Use of Corrosion Inhibitors in Global Shipping

Of Electronic Equipment

Christophe Chandler

Cortec Corporation

4119 White Bear Parkway

Saint Paul, Minnesota 55110



During transit and storage, moisture or condensation may cause irreversible damage to highly sensitive electronic equipment. This can lead to great losses if the equipment is very expensive or its surface is critical.

There are several ways of protecting electronic equipment shipped to and from humid and tropical areas. Moisture-vapor barrier packaging, desiccants and corrosive gas scavenging bags have been used with various levels of success. Use of vapor phase corrosion inhibitors (VCIs) is one type of protection that is gaining wider acceptance. The cost savings ensuing the switch to VCI technology results in a substantial amount of money.

Corrosion testing, long-term exposure effects and performance in typical applications were investigated. The results are presented in this paper.


Shipping electronic equipment quite often proves to be a challenge due to the ever-increasing sensitivity of the printed circuit boards. Smaller dimensions and more compact assemblies place a strain on equipment reliability1. Exposure to corrosive agents during transportation may lead to premature failure in the field.

Several methods of protecting electronic equipment during transit and storage are available to the industry. They entail different levels of ease of application, cost, practicability and protection.

A method that has been utilized over the years is the use of MIL-B-131 Class 1 (Plastic, non-woven backing) barrier films2. The barrier film greatly reduces the amount of moisture entering the package, while the desiccant absorbs moisture found in the package. A vacuum is usually applied shortly after the installation of the desiccants in the package. While this method may provide good protection, it is labor intensive.

Another problem rests with customs procedures and storage in the country of debarkation. Quite often customs agents slit open the packages to inspect their content. Though a best effort is put forth in re-sealing the bags, the integrity of the package is no longer the same. The dry, low-pressure air has now been replaced with a humid environment that easily overwhelms the desiccant. This leaves the product susceptible to corrosion.

Use of vapor phase corrosion inhibitors in the electronic industry is one type of protection that is gaining wider acceptance3-8. VCIs are generally salts of moderately strong volatile bases and weak volatile acids. For example, one of the first VCIs developed was the salt formed by the reaction of Dicyclohexylamine with Nitrous acid:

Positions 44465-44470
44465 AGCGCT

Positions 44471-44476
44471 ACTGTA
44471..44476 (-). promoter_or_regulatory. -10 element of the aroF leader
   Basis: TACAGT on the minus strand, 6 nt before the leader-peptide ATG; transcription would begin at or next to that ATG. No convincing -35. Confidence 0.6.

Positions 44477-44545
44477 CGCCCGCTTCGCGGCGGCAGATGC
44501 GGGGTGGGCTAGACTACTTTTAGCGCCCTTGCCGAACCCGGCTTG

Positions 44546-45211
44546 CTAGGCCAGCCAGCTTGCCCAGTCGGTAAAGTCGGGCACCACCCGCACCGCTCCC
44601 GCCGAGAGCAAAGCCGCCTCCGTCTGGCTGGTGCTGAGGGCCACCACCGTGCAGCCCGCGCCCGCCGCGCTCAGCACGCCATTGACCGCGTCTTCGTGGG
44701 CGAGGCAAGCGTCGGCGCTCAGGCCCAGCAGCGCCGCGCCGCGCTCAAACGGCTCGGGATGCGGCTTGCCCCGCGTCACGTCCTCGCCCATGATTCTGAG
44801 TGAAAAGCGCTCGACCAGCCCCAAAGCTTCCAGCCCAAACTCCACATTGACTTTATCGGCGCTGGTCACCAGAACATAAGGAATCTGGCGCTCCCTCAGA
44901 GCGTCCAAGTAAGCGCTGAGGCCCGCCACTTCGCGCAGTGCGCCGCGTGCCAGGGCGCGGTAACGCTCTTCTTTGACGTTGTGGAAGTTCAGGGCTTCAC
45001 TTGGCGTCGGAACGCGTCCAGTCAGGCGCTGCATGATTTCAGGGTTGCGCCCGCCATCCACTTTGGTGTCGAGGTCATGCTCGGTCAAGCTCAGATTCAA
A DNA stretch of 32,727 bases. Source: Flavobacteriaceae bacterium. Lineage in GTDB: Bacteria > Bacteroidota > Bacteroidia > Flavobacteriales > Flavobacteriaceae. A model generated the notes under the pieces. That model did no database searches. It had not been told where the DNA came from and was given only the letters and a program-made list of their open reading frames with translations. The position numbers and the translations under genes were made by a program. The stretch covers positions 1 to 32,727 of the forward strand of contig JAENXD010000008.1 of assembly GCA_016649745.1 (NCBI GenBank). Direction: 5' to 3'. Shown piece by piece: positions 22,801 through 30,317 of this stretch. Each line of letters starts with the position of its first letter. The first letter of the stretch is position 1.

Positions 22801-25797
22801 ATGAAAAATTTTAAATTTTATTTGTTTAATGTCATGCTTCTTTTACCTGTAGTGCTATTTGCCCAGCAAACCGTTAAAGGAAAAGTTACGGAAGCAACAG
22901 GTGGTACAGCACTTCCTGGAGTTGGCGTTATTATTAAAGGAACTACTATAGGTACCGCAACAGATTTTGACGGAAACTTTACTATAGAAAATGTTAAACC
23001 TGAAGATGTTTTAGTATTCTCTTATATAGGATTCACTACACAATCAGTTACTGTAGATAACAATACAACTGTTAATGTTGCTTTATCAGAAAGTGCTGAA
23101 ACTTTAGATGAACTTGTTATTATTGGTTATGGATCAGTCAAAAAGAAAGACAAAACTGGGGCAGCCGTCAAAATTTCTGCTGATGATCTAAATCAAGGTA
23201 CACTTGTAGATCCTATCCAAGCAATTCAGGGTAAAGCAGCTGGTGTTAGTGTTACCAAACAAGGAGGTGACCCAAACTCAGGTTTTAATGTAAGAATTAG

Though it is still used in specific situations, DICHAN (Dicyclohexylammonium nitrite) has a very limited use in electronics. It offers limited protection to copper and is not recommended in applications where solder or lead is present. Volatile corrosion inhibitors combine corrosion-inhibiting properties with their ability to vaporize. Because of their volatility at ambient temperature, VCI compounds can readily reach inaccessible crevices in assemblies and form a molecular layer on the metallic surfaces9-20. Protective vapors disseminate within an enclosed space until equilibrium is reached. This equilibrium is determined by the partial vapor pressure of the VCI compound. Polyethylene films based on VCI technology eliminate the need for desiccants and substantially reduce the amount of labor necessary for packing electronic equipment. The flexibility, moisture protection, low cost and light weight of polyethylene are its most outstanding attributes. It has good transparency in thin sections such as films. Due to the nature of the resin carrier, customs agents can easily inspect the contents of a package. Temporary interruption of the VCI atmosphere during customs inspection is not detrimental to ensuring the protection of the equipment. Upon the re-sealing of the bag, the VCI source will promptly replenish the enclosure with volatile corrosion inhibitors so that preservation of the electronic may still be provided.


The VCIs used in this study were made of amine carboxylates and proprietary compounds. They were either incorporated in a low-density polyethylene film (VCI films) during extrusion or coated on a polyurethane foam (VCI foam). Another means of delivery consisted of a polyethylene cup containing a few grams of a blend of VCI compounds. A breathable membrane sealed on the edge of the cup ensured the slow release of VCI vapors and prevented the spilling of the powder (VCI emitters).

Test A

A predominant North American telecommunication company (Company A) manufactures cellular phone equipment that is shipped overseas. Company A used to protect the equipment during shipping with barrier bags and desiccants. Over the years, substantial cost overruns occurred due to broad corrosion problems. Eighty-six percent of the preservation packaging failed during an expedition to the Far East. The equipment had to either be returned to North America or repaired on site. Besides the fact that using barrier bags is labor intensive, the integrity of the package was compromised during customs inspections. Because of the opacity of the metallized films, agents would slit open the bags to carry out their work.

Faced with many problems, Company A decided to use a method that would eliminate corrosion and the concerns inherent to visual inspections by customs personnel. This new procedure would have to be compatible with the electronic components. Another important trait would be cost reduction for materials as well as labor. Finally, Company A was interested in a method that would be friendly to its employees and end-users. Personnel health and safety along with the impact on the environment were also critical aspects in choosing the method. After reviewing several ways of protecting the electronic equipment, Company A decided to further evaluate VCI technology.

Several real life tests were devised to properly assess the protective properties of VCI films, VCI foams, and VCI emitters. One of the most challenging shipping destinations was the Far East. As previously mentioned, corrosion would lead to a large number of costly rejects or reworks. Company A packaged six units in a barrier film aided by desiccants under vacuum (control units). Six other units were prepared using VCI technology (Figures 1-3). A VCI film with VCI foam and VCI emitters protected the equipment under normal atmospheric pressure. The control units as well as those packaged with the VCI products were placed on an ocean-going vessel from North America to Singapore. The journey took six weeks with the temperature varying from 7 to 54ºC (45 to 130ºF) and the relative humidity being as high as 97%.